Though my preference is almost always for what might best be termed fine art practices, when it comes to Paul Graham’s work it’s generally been his documentary work that has interested me most and, though his work looks great in galleries, books like Beyond Caring and Troubled Land have moved me more. It’s not that I don’t like Graham’s later work – certainly I found a lot to like in his 2011 Whitechapel Gallery exhibition – it’s just that the books he produced in the 1980s seem exceptional. With this in mind, I approached his exhibition at The Pace Gallery as someone who needed to be won over.
Significant highlights of my visit to MoMA were the connected exhibitions Print/Out and Printin’ that look at the way print is used in contemporary art. The latter, organised by artist Ellen Gallagher and Sarah Suzuki, Associate Curator in MoMa’s Department of Prints and Illustrated Books, is centred around Gallagher’s DeLuxe a grid of 60 frames each containing a collaged print based on adverts found in mid-twentieth century black lifestyle magazines and newspaper articles. DeLuxe is an extraordinary, fascinating work that demands, and rewards, close scrutiny. I am fascinated both by the adverts Gallgher has found and by her use materials – particularly plasticine – in the collages.
The automobile has a very particular place in American culture. It’s central to countless films and novels, helping to drive (sorry) the narrative. Though cars do appear in art – in photography, painting and sculpture – they are less prevalent here though from the minimalist sculpture of the mid-twentieth century onwards there was certainly a clear interest in using industrial processes and making work that defied expectations about the nature of sculpture in particular. Expectations about painting had already been shattered by minimalism and abstract expressionism.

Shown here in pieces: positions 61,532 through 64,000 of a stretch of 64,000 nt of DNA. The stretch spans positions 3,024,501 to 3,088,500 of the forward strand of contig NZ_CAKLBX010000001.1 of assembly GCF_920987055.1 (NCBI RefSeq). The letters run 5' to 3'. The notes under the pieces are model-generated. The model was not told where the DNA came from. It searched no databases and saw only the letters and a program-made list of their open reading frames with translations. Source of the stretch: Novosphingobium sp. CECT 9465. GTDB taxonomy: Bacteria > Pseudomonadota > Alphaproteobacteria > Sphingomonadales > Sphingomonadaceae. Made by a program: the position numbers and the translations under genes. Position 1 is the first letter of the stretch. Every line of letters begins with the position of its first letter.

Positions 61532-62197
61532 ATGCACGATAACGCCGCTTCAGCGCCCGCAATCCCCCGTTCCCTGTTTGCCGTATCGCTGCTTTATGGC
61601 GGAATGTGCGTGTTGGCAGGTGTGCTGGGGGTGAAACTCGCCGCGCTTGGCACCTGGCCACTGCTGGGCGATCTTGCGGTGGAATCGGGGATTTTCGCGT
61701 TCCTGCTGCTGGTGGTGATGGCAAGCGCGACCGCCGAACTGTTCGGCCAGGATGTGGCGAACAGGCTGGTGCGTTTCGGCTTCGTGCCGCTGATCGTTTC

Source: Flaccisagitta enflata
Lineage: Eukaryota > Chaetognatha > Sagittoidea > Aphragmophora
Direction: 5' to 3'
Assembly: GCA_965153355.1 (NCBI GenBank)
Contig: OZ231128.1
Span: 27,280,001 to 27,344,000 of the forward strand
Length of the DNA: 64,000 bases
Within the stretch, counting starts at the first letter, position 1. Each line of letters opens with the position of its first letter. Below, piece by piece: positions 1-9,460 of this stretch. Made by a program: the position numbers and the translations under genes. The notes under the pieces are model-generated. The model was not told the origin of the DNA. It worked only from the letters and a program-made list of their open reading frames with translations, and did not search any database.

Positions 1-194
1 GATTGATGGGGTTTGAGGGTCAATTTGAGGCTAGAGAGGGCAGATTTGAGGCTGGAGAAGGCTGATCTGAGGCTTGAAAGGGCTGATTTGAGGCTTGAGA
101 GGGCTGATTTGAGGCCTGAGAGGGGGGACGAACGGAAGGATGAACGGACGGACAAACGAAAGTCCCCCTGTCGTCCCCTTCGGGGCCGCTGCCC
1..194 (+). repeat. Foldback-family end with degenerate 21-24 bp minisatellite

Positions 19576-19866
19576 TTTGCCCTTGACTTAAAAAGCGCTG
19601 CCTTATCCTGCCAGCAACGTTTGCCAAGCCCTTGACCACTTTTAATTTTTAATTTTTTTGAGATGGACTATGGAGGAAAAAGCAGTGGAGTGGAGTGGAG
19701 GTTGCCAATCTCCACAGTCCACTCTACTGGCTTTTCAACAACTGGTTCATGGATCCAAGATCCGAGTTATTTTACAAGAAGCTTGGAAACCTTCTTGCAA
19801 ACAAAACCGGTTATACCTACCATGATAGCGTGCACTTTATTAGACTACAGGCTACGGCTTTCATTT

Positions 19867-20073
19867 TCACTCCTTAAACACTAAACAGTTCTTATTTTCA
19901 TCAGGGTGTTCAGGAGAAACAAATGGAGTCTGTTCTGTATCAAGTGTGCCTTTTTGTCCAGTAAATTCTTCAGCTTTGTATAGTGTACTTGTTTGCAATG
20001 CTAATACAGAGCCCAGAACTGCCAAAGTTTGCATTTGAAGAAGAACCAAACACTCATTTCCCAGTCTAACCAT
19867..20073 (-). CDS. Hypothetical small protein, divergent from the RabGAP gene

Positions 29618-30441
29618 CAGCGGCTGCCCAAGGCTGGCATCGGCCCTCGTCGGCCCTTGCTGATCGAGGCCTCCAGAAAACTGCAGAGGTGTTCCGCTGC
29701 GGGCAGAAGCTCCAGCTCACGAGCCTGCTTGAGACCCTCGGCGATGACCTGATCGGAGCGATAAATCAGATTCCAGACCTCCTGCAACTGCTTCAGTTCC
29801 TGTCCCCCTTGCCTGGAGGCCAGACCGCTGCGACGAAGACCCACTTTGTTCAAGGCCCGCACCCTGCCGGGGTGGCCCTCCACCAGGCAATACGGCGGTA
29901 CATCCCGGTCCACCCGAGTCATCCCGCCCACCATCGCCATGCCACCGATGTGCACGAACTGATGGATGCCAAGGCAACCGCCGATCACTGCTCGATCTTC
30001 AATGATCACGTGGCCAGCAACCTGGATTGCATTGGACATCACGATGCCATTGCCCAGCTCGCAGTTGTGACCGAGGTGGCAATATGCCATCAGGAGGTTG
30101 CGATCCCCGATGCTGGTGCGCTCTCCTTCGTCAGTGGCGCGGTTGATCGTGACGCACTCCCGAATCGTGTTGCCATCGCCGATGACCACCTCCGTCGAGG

One of the aspects I enjoy the most when visiting New York is the city’s familiarity from film and television. No matter how often I visit – not often enough and never for long enough – the connection with the movies won’t ever completely fade. New York has played itself and pretended to be other, often imaginary, places. It’s great backdrop after all. Katia Liebmann’s 1997 series Gotham City uses New York as a backdrop to a series of masked self-portraits.
Nan Goldin, Nan One Month after Being Battered, 1984
Nan Goldin’s pictures from the late 1970s and 1980s provide a unique record of a slice of New York life at a time when hedonism was giving way to tragedy. The body of work she titled The Ballad of Sexual Dependency focuses on those who hung out around the Bowery where a hard-drug subculture met an emerging gay scene.
As a student in Boston, Goldin had shown her work in the form of Cibachrome colour prints; moving to New York she switched to showing work as slide shows often with a soundtrack and shown in clubs. The pictures were made using available light and most have a snapshot aesthetic. They document sexuality, drug use, domesticity and the sometimes violent relationships of Goldin and those she hung out with.
Joel Sternfeld, Looking South at 27th Street, September 2000 from Walking the High Line, 2002
Most cities have their forgotten spaces, but it still somehow surprises me that the High Line, the elevated railway that carried goods through Manhattan from the 1930s until 1980 was allowed to decay for more than two decades in a city where space is at such a premium. Thanks to a campaign by New Yorkers eager to see the derelict tracks reborn as a park the future of the High Line as a public space now seems secure.